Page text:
"To the world you may be one person...but to one person you may be the world..."

About Me

I grew up in a village of 500 people and now live in a beach town of 10 000. Wife to Jeff, Mama to Makenna and Jack. This is my place to share what's up with us, and the place where I sometimes need to pour my heart out about the not so sunshiney moments. This is my happy place. Thanks for stopping by :) Copyright 2012 by Melissa Wormington, that no part of this blog may be reproduced in any form or by any electronic or mechanical means, without permission from the publisher.
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The Wormingtons

The Wormingtons
Jeff, Makenna, Jack and Melissa. Spring 2012. Photo credit: Tricia Denomme/Hope Photography

Thursday, March 10, 2011

The Kids in my Kitchen: The Process

"The Kids in my Kitchen" is part of an ongoing series where I blog a recipe the kids and I made together. Why do I think it's important for my kids to be in my kitchen with me? Read this."

The point of today's particular blog is that you don't have to cook from scratch to show your children their way around the kitchen. Plenty of people love to work in the kitchen and only work from boxes, premixes and pre made conveniences.

You don't have to be Martha Stewart or Suzy Homemaker to teach your children how to cook, to be comfortable in the kitchen, to love being in the kitchen.

It makes no difference whether the recipe you are using is your grandmother's or Betty Crocker's. They are still learning.

Children can learn to read the instructions on a package the same way they can learn to read a recipe card. The important thing is that they are reading.

They gain confidence by doing. It's the process that matters. The encouragement. Allowing them to try. To fail, and fail and fail fail in such a way that they feel safe enough to keep trying. Because eventually, and with patience, they will succeed.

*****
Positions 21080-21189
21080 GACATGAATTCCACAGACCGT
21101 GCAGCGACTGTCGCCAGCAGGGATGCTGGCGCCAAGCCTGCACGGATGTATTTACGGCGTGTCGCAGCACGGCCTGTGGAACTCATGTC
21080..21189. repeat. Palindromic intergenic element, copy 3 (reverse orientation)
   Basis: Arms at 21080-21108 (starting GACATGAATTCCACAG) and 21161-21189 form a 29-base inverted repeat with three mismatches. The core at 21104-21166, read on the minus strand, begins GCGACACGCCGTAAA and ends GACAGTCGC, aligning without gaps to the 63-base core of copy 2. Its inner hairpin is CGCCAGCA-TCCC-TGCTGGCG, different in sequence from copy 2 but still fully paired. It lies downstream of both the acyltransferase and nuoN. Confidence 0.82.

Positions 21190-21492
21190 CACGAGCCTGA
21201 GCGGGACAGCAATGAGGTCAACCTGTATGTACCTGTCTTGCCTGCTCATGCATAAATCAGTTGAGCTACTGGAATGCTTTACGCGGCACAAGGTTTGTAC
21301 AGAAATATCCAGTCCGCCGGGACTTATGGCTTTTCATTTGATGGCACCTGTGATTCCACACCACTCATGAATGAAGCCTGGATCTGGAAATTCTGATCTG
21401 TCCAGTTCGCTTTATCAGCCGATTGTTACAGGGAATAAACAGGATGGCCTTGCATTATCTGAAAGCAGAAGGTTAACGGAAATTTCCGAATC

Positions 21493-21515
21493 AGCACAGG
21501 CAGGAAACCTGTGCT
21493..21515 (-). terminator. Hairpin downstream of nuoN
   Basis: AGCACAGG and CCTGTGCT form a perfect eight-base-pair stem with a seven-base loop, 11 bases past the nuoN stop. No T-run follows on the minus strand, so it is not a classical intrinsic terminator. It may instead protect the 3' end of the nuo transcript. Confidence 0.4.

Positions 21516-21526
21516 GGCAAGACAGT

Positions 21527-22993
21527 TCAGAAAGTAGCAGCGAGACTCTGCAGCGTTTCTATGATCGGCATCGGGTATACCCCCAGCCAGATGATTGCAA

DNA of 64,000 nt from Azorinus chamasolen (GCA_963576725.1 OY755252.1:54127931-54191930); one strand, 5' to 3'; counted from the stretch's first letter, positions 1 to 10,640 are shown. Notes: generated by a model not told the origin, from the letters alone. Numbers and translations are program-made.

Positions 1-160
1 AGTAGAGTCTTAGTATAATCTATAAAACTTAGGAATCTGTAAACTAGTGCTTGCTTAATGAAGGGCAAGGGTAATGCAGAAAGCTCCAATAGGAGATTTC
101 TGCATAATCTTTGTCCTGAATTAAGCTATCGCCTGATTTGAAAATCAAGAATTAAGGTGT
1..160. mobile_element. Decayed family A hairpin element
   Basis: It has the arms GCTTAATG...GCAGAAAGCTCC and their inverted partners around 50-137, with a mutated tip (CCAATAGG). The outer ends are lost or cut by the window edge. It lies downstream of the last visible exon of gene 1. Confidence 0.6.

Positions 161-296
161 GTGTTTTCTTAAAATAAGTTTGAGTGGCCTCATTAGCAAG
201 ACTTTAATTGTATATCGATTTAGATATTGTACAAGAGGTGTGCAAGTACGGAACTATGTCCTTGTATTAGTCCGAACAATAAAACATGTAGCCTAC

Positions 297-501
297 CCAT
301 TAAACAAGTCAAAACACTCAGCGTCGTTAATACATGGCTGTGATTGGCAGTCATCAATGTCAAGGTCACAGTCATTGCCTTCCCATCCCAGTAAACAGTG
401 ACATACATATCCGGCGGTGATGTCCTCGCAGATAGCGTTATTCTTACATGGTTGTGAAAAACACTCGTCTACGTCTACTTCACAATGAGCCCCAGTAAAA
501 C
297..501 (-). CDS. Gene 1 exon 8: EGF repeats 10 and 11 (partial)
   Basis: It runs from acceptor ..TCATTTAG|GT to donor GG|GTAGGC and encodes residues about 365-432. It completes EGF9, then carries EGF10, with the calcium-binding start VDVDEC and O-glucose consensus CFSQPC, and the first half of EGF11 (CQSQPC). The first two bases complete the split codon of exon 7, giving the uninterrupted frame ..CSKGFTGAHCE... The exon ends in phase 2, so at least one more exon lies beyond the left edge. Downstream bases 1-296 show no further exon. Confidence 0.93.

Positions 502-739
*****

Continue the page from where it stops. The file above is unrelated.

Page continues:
Whether the ingredients come from a box, a mix, or from your own backyard, all of these provide plenty of learning opportunities for your children.

They don't care if they are stirring 3 simple ingredients together from a premix, or 7 from scratch. They're just happy to be stirring.

He is singing Mary Had a Little Lamb

To feel like they have had a part in the process. That their role mattered. That when someone asks "Who made this?" They can proudly say "I helped" or "I did it". They may even be able to tell you how it's made.

When they get to do what the grown ups do in the kitchen, they remember it. They remember how it works, how it looks, how it smells, how it all comes together. When they get to practice these steps over and over again, they remember. Over time it becomes second nature, and that builds confidence.

It doesn't matter what you make with your kids, or how you make it. What matters is that you're doing it. Together.

When it comes to cooking, baking and the way around a kitchen, maybe you have a lot of knowledge, tips and tricks to share. Maybe you have a lot to learn.

Children are eager to help, eager to learn and eager to try new things. They can be your greatest ally in the kitchen as you figure things out together.

Don't ever feel guilty for baking out of a box. The important thing is that you're doing it.

You are still teaching them. So much.